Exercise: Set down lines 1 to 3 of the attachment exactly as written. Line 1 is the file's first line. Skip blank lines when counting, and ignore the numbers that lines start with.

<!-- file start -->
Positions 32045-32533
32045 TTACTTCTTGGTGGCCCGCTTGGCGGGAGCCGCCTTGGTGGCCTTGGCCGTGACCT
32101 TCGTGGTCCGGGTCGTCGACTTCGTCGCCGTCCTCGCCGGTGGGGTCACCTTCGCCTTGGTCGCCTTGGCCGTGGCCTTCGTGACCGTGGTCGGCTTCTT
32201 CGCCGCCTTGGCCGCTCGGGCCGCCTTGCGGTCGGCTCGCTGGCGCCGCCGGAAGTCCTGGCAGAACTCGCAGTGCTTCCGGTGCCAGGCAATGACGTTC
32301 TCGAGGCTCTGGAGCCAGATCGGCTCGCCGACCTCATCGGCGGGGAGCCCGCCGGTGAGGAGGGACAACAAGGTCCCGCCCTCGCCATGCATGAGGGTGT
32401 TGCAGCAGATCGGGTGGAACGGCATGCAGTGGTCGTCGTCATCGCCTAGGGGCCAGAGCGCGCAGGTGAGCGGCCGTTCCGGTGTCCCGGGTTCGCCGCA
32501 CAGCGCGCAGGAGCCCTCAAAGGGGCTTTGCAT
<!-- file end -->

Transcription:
Positions 32045-32533
32045 TTACTTCTTGGTGGCCCGCTTGGCGGGAGCCGCCTTGGTGGCCTTGGCCGTGACCT
32101 TCGTGGTCCGGGTCGTCGACTTCGTCGCCGTCCTCGCCGGTGGGGTCACCTTCGCCTTGGTCGCCTTGGCCGTGGCCTTCGTGACCGTGGTCGGCTTCTT